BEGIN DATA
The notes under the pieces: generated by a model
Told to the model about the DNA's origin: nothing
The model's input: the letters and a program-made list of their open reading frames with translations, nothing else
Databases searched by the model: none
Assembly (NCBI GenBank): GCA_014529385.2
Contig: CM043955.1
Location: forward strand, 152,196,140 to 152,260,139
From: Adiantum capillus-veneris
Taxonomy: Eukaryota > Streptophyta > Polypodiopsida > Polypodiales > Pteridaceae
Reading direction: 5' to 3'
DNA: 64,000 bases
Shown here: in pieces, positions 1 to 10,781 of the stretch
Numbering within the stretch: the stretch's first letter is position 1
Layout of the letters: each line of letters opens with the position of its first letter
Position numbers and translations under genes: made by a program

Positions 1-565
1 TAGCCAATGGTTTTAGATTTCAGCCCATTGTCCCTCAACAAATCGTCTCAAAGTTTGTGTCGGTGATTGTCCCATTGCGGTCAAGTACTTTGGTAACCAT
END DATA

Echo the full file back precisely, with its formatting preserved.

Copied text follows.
The notes under the pieces: generated by a model
Told to the model about the DNA's origin: nothing
The model's input: the letters and a program-made list of their open reading frames with translations, nothing else
Databases searched by the model: none
Assembly (NCBI GenBank): GCA_014529385.2
Contig: CM043955.1
Location: forward strand, 152,196,140 to 152,260,139
From: Adiantum capillus-veneris
Taxonomy: Eukaryota > Streptophyta > Polypodiopsida > Polypodiales > Pteridaceae
Reading direction: 5' to 3'
DNA: 64,000 bases
Shown here: in pieces, positions 1 to 10,781 of the stretch
Numbering within the stretch: the stretch's first letter is position 1
Layout of the letters: each line of letters opens with the position of its first letter
Position numbers and translations under genes: made by a program

Positions 1-565
1 TAGCCAATGGTTTTAGATTTCAGCCCATTGTCCCTCAACAAATCGTCTCAAAGTTTGTGTCGGTGATTGTCCCATTGCGGTCAAGTACTTTGGTAACCAT